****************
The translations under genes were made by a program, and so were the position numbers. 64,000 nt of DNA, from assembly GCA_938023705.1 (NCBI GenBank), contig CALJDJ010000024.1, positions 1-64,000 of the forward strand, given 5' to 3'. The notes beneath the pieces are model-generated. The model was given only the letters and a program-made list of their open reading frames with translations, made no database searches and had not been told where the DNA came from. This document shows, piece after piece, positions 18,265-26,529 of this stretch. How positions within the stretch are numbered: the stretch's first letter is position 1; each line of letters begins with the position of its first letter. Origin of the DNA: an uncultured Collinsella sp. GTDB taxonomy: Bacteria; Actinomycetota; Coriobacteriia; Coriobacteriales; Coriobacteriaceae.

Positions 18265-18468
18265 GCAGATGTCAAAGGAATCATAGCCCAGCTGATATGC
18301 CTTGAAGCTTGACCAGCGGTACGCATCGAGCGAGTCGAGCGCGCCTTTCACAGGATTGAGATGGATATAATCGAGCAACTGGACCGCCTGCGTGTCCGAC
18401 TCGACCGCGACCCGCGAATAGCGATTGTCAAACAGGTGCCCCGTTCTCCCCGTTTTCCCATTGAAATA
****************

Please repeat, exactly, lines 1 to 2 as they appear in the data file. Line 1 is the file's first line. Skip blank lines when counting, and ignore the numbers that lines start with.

The translations under genes were made by a program, and so were the position numbers. 64,000 nt of DNA, from assembly GCA_938023705.1 (NCBI GenBank), contig CALJDJ010000024.1, positions 1-64,000 of the forward strand, given 5' to 3'. The notes beneath the pieces are model-generated. The model was given only the letters and a program-made list of their open reading frames with translations, made no database searches and had not been told where the DNA came from. This document shows, piece after piece, positions 18,265-26,529 of this stretch. How positions within the stretch are numbered: the stretch's first letter is position 1; each line of letters begins with the position of its first letter. Origin of the DNA: an uncultured Collinsella sp. GTDB taxonomy: Bacteria; Actinomycetota; Coriobacteriia; Coriobacteriales; Coriobacteriaceae.

Positions 18265-18468